She claims she wasn’t all that angry, not all the time at everyone at least, and SHE’s the one on the kids’ side against everyone else in education and in their communities, so she will continue mocking and undermining and firing and fighting for unilateral control — except she wants to sound less bitchy, and therefore more bankable, as she does it.

This belated image adjustment apparently is meant to befit and benefit her new personal-public-private Rule the Schools front, dubbed “Students First” because as I hear her, our nation’s students aren’t first in public policy priority so they’re not first competitively, but she can put them first in both senses if we let her run things:

December 08, 2010 posted by Michelle Rhee
International study finds U.S. students far behind those in other countries [read ASIAN students]

Shanghai is first; the U.S. is not. One reason I started Students First is because I know that we can only compete with China and other leading countries if we transform our schools. If we were to grade the academic performance of the world’s industrialized economies, Singapore, South Korea, and now Shanghai would get an A — the United States would get a C, at best, and in math we’d get an F.

But how exactly will she accomplish all this winning? Her education-school reform ideal sounds like little more than inflicting her own poorly-understood dramas and traumas from Korean and American schooling on us all:

Her parents immigrated from South Korea several years before she was born so that her father could study medicine at the University of Michigan.

. . .After Rhee finished sixth grade, her parents sent her to South Korea to live with an aunt and attend a Korean school, a harrowing experience for a child in a strange land with limited skills in its language. When she returned a year later, her parents sent her to a private school because they found the public schools lacking.

And she never explains, or even acknowledges the question of, how the chaotically individualized and nearly ungovernable USA, by emulating Asian schooling for homeogeneous Asian children in ancient Asian cultures, will magically out-Asian them and jump to first again. (What would true original Western education reform look like, hmmm? Radical unschooling?)

I wrote pretty kindly about Colin Powell and his wife, coming at school reform from their own subculture’s education power of story. I can’t and won’t do that with Rhee’s Read the rest of this entry »





Education Nation Thinking: School is a Social Network

27 09 2010

UPDATE: “Governing requires a humanism that we find largely absent in the business world of today. It calls for skills that the business world often overlooks or shuns. Governing requires the ability not to follow spreadsheets and marketing advice but to weigh all of the relevant information and decide what is best for all . . .”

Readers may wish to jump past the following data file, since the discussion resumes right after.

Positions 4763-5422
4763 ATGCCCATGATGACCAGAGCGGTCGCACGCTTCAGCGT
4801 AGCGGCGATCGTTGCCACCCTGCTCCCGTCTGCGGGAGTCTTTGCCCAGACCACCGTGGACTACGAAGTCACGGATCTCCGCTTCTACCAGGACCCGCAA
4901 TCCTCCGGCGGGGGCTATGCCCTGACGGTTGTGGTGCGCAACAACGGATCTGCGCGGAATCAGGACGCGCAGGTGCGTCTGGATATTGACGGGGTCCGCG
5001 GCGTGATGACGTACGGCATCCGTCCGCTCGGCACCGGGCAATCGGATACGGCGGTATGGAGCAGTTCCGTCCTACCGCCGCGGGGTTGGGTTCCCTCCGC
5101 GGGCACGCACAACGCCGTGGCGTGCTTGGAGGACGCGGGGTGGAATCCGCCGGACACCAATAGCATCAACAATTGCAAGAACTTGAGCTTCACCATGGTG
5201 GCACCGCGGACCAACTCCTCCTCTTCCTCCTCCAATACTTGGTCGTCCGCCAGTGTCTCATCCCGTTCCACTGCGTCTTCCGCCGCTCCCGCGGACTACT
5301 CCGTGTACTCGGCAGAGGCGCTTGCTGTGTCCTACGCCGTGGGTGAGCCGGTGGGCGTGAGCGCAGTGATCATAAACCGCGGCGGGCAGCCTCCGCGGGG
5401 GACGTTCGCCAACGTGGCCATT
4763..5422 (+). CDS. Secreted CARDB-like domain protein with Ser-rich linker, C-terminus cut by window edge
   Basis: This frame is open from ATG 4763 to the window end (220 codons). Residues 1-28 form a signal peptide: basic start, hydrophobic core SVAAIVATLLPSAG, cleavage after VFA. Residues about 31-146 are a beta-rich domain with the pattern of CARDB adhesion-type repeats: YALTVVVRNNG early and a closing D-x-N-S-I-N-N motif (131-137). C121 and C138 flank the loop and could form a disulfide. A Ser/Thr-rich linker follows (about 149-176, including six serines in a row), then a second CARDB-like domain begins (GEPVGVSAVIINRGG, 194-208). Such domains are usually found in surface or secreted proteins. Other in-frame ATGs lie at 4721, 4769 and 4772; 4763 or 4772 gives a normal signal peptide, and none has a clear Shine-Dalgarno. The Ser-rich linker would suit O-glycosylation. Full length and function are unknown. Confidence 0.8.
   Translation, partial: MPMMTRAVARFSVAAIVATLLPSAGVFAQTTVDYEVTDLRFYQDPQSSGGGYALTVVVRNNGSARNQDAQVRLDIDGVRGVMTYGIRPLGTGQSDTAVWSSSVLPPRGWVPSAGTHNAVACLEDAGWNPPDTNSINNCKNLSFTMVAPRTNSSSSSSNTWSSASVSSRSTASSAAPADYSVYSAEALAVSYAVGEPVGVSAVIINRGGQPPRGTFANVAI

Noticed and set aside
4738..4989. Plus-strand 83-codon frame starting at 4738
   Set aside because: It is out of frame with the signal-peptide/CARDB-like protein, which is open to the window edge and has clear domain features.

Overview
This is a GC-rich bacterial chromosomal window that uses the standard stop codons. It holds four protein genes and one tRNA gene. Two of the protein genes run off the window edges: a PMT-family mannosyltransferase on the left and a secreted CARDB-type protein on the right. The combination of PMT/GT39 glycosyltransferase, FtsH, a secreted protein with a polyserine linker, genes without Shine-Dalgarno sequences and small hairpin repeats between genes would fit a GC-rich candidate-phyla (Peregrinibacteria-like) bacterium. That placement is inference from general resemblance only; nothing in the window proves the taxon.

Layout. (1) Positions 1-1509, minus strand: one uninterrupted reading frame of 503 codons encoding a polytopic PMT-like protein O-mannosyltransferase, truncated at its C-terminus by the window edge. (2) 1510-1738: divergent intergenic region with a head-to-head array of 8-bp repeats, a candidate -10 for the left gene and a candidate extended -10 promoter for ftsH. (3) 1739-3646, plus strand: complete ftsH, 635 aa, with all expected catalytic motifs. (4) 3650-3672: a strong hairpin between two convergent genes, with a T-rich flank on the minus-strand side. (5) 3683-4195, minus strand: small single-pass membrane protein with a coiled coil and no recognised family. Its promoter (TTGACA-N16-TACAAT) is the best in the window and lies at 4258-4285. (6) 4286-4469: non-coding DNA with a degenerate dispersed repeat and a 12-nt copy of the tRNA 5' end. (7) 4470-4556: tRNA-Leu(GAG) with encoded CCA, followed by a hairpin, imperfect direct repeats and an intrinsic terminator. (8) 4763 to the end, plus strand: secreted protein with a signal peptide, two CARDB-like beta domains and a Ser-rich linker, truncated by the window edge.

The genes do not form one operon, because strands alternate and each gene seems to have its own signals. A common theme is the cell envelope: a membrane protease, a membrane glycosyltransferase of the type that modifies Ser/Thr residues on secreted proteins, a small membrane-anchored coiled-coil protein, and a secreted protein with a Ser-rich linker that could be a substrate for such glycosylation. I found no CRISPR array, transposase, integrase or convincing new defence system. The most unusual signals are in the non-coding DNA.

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School is a social network but that’s not on the menu for this week’s Education Nation. I didn’t hear the phrase “liberal education” this morning either — but could that ideal be what we lost first, that led to America losing everything else?

What if, after a couple of generations of not really educating in the public schools, too busy exploiting them as captive consumers for our competing political causes and business opportunities instead, there’s no longer a critical mass of leaders and citizenry well-enough educated themselves to think productively about how to educate the next generation any better?

We’ve all heard the phrase “liberal education” and those of us of a certain (ahem) age, probably got a passably broad one somewhere along the way to this dystopic ruin of the House Our Liberally Educated Founders Built for us.

Folks with a liberal education, for example, are supposed to understand that “liberal” in this sense isn’t necessarily the opposite of conservative but it is the opposite of narrow, literal, training-and-conditioning-focused schooling, education drilled in to spec at the local mass-production public factory. Certainly liberal education is the opposite of for-profit Big Business and the cutthroat corporate mindset. Liberal education fosters intelligent, higher-order problem-solving and complex moral thought, humanist politics. And it’s not merely technical, not even at the MIT and NASA level. Math and science alone can’t put the liberal in a liberal education.

Devoutly Catholic William F. Buckley for example, had an extraordinarily liberal education as the debate-dominating wind in his arch-conservative sails. OTOH the Governor of Texas and his education makes one weep for education: Texas Governor Treats Colleges Like Businesses [as]
Regents promote his agenda, to faculty members’ chagrin

But Americans now get little education of any kind, much less a true liberal education. It’s all schooling and all to factory specs: tough, increasingly nationalized standards, radically mind-numbing regulations, authoritarian rewards and punishments for knowledge workers (both teachers and students) meted out by principal overseers in all school systems? More of that is hardly a new education idea nor a liberal one.

Anthony Seldon, Wellington College:

“good education should be the opportunity for each child to discover who they are, how they should relate to others, and what they love about life.”

Engaged liberal education vs. “Mass-Production Factories
of the Mind”
:

I’ve been anxiously following the news about the new National Governors Association initiative, Complete to Compete,  and the recent announcements about states competing for Race to the Top funding, and I continue to worry about reductionist models of education driving our reform agendas.  I think that many of our policy makers and government officials at both the state and federal levels actually do believe in the full promise of liberal education, but somehow forget what that really means in educational practice when they get down to developing actual policy proposals.